"YOU ARE PETER AND ON THIS ROCK I WILL BUILD MY CHURCH. "
St Peter's Parish - A Brief History
The first Catholic Church in the Bargoed area was opened on 2 February 1903 in Brithdir, a corrugated iron shed opposite the Cemetery. It was set-up by Father Dent, Parish Priest at St. John’s, Rhymney for 26 years and paid for by Catholic miners giving up two days pay. He travelled from Rhymney. This building was sold in 1916 to the British Legion who renamed it the ‘Sword and Dagger’.
Father Dent, by then Canon Dent, purchased the present building in Usk Road in 1916 (built in 1903). Until he moved to Tonypandy in 1921 he continued to serve Bargoed from Rhymney, travelling to and fro on the train. The opening of the Church, dedicated to St Peter (on the Graig), was marked by a procession from Rhymney, led by a fife and drum band.
Parish life flourished during the 1920s and 1930s, as evidenced by a photograph of the St Peter’s Sunday school in 1922 showing 184 children, 6 adults and the priest (Fr. O’Donovan?).
In addition, the parish could justify retaining a curate from the mid 1930s until 1963, to assist the parish priests in their work.
In 1933-34 the church was transformed ‘from the chapel into a proper church’, by Fr. Mahoney. The principal change involved ‘turning the church around’ with the altar centrepiece being moved to a newly extended sanctuary built on the eastern end of the building. The sacristies were removed from a position at the eastern end of the church to their present location, where they were integrated into reinforcement necessary to help the building withstand the pressure of Usk Road. A pulpit was presented to Fr. Mahoney by the parishioners at Dowlais, his previous parish, to complete the job.
Mass centres were opened at Tirphil (workman’s hall) and Tiryberth (Scout hall) in 1938 and there was a small Catholic chapel in Markham. Tirphil and Tiryberth were closed in 1943, with buses for St. Peter’s being substituted. Services in Markham continued until Fr. Boyle’s time, whence all services were concentrated on St. Peter’s. The altar was used in the Oratory established in the presbytery in Park Place.
Unusually, there has never been a presbytery directly attached to St. Peter’s, partly a result of the view even when the present church building was acquired in 1916 that it was a temporary measure until a permanent site could be found. The first presbytery was ‘Penrhos’, a large house in Hillside Park. This was sold and replaced by another property in Hillside Park during Fr. McDonagh’s sojourn as parish priest in the post war period. Later, the diocese purchased 46/48 Park Place as a presbytery and parish centre. Park Place retained these roles until 1999, when needing a considerable amount of renovation the parish could not afford, it was sold and replaced by a smaller property in Capel Street in Bargoed – probably the closest the presbytery has been to the church itself, but this was sold in 2009, following our merger with Abercynon Parish.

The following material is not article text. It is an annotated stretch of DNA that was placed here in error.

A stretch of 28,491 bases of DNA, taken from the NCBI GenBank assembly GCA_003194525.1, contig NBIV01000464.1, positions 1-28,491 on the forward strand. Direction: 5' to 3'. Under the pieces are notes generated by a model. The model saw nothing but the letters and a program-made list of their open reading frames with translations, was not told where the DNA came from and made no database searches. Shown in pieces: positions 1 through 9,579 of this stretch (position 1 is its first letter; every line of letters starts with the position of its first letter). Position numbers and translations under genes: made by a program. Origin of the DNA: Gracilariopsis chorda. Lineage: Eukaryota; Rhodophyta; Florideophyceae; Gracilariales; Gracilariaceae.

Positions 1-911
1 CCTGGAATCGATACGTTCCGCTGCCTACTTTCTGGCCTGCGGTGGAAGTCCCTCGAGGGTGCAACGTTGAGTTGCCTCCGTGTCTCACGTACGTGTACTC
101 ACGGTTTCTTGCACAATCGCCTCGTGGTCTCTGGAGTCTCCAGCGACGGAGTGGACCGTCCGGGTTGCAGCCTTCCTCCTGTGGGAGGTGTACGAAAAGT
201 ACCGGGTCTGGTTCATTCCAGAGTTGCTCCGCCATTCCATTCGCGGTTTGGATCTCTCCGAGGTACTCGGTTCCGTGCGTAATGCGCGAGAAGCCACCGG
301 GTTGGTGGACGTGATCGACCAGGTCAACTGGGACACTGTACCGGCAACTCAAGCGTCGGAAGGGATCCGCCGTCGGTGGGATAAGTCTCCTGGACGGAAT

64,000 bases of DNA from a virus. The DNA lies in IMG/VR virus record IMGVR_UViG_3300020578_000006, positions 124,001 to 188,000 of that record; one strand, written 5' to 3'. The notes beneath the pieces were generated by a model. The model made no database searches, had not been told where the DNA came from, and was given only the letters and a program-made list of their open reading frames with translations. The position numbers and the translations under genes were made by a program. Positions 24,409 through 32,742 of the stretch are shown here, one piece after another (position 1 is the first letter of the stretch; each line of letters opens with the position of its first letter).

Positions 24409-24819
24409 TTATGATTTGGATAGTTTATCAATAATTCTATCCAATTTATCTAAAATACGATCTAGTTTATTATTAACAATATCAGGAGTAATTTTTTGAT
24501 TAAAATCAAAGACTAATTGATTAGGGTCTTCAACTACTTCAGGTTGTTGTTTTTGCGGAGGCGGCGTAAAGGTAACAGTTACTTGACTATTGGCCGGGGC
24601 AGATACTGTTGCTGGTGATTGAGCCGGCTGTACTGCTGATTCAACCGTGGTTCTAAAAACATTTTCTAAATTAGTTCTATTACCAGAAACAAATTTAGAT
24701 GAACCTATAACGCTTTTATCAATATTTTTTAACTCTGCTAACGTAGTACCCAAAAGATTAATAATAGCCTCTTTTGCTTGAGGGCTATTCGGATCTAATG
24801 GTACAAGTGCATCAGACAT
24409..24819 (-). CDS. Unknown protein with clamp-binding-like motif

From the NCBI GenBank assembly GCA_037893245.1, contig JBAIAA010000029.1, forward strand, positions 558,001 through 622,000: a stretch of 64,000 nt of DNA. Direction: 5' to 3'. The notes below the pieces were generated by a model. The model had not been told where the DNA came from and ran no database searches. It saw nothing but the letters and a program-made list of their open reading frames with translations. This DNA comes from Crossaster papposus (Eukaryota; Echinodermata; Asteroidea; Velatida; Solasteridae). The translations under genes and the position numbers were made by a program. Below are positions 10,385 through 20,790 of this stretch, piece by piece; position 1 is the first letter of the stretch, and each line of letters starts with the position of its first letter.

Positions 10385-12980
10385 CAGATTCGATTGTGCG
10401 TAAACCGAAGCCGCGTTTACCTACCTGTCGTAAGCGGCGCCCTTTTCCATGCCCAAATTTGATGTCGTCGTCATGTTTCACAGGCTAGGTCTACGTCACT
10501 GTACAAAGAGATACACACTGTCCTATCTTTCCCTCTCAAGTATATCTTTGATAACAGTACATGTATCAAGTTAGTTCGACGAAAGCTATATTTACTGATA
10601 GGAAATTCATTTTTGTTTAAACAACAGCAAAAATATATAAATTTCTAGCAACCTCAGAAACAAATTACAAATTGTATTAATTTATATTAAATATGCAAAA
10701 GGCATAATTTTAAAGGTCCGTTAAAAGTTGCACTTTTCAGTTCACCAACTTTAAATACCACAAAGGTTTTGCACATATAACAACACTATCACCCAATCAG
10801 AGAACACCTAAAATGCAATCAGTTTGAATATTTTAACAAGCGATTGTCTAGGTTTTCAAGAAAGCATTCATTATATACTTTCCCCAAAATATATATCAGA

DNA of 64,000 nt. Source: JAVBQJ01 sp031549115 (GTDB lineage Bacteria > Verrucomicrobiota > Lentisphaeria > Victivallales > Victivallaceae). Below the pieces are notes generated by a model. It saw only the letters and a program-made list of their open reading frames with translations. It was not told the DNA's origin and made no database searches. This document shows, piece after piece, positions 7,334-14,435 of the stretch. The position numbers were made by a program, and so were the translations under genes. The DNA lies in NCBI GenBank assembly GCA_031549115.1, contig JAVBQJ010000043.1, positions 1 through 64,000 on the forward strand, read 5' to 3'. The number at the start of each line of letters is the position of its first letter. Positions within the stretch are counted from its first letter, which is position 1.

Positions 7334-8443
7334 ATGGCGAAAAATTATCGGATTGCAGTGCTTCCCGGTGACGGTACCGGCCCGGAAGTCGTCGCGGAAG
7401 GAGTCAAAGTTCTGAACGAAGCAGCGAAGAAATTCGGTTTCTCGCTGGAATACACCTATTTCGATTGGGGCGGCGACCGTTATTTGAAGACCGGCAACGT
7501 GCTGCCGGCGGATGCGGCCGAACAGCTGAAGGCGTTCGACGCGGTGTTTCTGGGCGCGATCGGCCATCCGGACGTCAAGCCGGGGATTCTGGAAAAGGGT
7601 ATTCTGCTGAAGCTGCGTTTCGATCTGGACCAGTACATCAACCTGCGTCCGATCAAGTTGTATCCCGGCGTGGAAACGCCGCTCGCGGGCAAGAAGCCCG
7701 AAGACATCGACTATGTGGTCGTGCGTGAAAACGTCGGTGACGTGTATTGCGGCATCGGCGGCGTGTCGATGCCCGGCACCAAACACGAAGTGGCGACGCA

Prior to the transformation of St. Peter’s in 1933 efforts were made to secure a more accessible site for the church in Bargoedl. By the early 1970s major repairs were needed to the fabric of the Usk Road building, besides modernising the interior to cater for the liturgical changes brought in Vatican II. History repeated itself, as yet again a new site was sought without success, consequently the Usk Road building was renovated, with an enlarged sanctuary with the altar moved forward to a more central position, new sacristies, a toilet, a gallery and new suspended ceilings and lighting. While the bulk of the work was completed for the Christmas services, rededication of the church by Archbishop John Murphy did not occur until 7 April 1976. In 2001 further refurbishment, including repainting the sanctuary and refacing the exterior took place, providing us with the church we have today.